Often, people feel that the premiums are exorbitant. However, proper valuations help with this. We did a case study and the results reflected that jewellery valuations are not standardised and regulated and thus values are ridiculously inflated. A diamond ring professionally valued at R30 000 was valued at a minimum of R65 000 and up to R250 000 by jewellers! A professional, transparent and qualified valuation often means lower premiums.
Professional valuations should contain most, if not all, of the following:
• An accredited jewellery professional;
• Diamond in-depth and visual characteristics;
• Metal characteristics;
• Procedure to arrive at market value;
• Item characteristics;
• Qualified appraisers;
• Finish noted;
• Manufacture noted;
• Hallmark/trademark noted, if there is one;
• Records on file;
• Market rates; and
DIAMONDS ENTER THE FINANCIAL MARKETS
As of October 10 last year, investors in Singapore and select other cities in the world could trade something new on an investment exchange – diamonds.
According to the Singapore Diamond Mint Company, its Diamond Bullion product, exclusive to the Singapore Diamond Investment Exchange (SDiX), means that diamonds can be traded on a global investment exchange at market-driven, transparent pricing – for the first time in history.
“The new Diamond Bullion presents the opportunity to invest in diamonds as a safe haven asset for the first time,” says Alain Vandenborre, the founder and chairperson of the SDiX and director at the Singapore Diamond Mint Company. “It is designed to bolster investment in diamonds as an asset class.”
Experts warn that this is unchartered territory, as diamonds have simply never been standardised enough to be a reliable asset class for investors. Nevin Sher of Johannesburg’s Central Diamond Administration has concerns.
“I can be a layman and invest in the stock market, and the exchange ensures all the due diligence and so on is in place – but diamonds have to contend with an existing lack of transparency in the industry. When the world economy is doing well, diamonds will do exponentially well – much more so than other asset classes. Diamonds can go up 20 to 30 percent in a year, but they can also drop 40 percent overnight. This is something where you really need to be an expert in what you are trading,” Sher says.
“Diamonds are one of the most difficult things to standardise, because a one-carat diamond can have over 100 different combinations of colour, clarity, cut, weight, inclusion and more, and each of these has a different value. So, two different products could vary greatly with the exact same specifications on paper, and even the same stone could vary based on opinion. Gold is transparent – everyone in the world agrees that this much is worth this amount, so the price is fixed.”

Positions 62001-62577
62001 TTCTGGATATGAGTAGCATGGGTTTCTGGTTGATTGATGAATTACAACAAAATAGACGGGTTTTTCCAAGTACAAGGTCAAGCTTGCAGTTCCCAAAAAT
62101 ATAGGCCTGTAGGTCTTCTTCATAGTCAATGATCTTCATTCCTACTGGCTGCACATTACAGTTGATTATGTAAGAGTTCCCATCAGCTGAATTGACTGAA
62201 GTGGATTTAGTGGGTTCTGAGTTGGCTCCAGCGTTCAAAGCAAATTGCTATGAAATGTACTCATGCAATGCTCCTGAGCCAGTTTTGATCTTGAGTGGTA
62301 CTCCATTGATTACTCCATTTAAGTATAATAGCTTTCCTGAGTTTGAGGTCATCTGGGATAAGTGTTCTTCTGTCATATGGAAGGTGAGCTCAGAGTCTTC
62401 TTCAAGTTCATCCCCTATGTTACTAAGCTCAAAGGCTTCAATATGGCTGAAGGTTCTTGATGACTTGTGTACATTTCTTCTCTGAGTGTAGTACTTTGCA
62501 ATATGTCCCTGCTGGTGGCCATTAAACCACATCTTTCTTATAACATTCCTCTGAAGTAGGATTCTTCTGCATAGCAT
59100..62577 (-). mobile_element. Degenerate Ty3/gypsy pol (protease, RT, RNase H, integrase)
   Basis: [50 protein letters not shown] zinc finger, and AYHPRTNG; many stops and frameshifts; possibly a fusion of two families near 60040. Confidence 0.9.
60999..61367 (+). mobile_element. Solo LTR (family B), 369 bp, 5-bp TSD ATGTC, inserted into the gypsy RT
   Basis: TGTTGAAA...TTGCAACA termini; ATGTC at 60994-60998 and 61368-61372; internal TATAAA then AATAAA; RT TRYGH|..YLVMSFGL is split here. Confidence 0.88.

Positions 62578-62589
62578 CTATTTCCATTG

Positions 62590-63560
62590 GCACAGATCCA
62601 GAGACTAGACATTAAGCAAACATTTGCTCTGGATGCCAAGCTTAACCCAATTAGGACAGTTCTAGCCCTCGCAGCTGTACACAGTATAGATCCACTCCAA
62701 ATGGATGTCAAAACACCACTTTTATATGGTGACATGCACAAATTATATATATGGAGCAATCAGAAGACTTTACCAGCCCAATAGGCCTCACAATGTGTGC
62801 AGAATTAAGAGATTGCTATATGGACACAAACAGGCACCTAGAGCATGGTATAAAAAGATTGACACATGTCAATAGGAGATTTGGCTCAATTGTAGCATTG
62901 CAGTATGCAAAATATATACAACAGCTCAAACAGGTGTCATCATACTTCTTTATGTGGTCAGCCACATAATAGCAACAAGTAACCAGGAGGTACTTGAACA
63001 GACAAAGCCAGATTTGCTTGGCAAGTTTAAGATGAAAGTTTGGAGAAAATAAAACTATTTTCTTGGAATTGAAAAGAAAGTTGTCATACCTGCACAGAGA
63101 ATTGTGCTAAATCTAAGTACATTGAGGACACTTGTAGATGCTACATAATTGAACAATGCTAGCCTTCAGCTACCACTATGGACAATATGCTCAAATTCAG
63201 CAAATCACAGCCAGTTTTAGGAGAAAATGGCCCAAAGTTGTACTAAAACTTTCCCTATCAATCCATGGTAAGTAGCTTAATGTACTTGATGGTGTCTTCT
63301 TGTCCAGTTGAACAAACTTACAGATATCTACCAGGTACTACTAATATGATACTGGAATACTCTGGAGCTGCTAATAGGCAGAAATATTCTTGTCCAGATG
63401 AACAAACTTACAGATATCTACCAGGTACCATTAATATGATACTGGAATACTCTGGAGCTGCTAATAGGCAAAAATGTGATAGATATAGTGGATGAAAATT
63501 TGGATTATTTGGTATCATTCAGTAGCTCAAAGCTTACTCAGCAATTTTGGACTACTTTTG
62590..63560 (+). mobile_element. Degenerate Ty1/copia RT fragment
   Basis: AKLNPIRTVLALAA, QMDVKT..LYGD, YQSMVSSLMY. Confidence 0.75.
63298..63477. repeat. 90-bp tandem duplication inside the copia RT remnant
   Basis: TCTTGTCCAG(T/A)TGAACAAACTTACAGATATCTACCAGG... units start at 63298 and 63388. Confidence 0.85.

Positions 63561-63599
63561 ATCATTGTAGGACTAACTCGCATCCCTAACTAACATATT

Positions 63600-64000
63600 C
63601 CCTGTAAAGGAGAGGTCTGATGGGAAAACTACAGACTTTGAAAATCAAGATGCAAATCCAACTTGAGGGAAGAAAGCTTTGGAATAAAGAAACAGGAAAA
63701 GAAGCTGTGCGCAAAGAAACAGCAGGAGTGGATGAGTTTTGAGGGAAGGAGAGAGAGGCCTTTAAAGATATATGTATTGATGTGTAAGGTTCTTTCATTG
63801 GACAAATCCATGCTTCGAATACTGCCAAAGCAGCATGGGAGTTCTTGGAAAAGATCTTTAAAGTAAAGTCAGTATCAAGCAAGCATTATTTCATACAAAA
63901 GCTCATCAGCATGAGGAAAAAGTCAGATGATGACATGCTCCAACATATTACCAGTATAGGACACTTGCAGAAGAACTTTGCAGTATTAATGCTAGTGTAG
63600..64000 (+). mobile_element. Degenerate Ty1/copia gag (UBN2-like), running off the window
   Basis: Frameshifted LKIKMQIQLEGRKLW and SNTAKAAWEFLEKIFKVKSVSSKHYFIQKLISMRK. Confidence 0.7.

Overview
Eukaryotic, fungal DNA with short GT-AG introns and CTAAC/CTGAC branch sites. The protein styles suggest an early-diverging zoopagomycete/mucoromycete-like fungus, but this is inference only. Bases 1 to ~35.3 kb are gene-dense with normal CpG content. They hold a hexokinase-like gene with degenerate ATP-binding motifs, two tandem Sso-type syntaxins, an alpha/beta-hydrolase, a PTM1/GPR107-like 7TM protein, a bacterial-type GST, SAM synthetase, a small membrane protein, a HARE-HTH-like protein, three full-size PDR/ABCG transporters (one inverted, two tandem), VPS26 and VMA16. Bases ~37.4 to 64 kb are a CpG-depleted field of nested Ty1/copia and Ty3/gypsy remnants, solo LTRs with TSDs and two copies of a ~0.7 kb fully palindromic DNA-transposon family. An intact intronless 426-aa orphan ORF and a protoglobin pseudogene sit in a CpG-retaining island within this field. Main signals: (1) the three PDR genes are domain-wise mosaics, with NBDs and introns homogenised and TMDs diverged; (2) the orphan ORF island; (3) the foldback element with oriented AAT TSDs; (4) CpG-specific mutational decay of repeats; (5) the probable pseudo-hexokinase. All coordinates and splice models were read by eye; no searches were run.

Vandenborre is more confident. “We believe that diamonds have the potential to rival gold’s status as a secure store of wealth and an alternative investment; hedging against inflation, volatility and currency deflation,” he said when asked to comment. “When gold bullions were introduced, they grew from $250 million in 1900 to $200 billion today. The diamond bullions traded on the SDiX will very likely follow a similar path.
“The Diamond Bullion is a fintech product using proprietary technology to authenticate and trade at fully transparent pricing on the SDiX, in a tamper-resistant zirconia case with unique optical signature recognition and a serial number that can be instantly authenticated via a secure mobile app (both Android and Apple). The GIA certificates of every diamond within the Diamond Bullion are pulled from the server and shown on the app – removing the need to have any expertise of diamonds.”
South African investors may be able to get in on the action.
“SDiX is a global exchange, which means investors from South Africa will be able to invest, purchase and trade the Diamond Bullions as long as they instruct their trades via one of the broker members of SDiX,” Vandenborre says. “The exchange currently has no stock or commodity broker in South Africa; London and Dubai are markets where South African investors can trade. But it would make sense to have brokers from South Africa to solicit membership of the exchange.”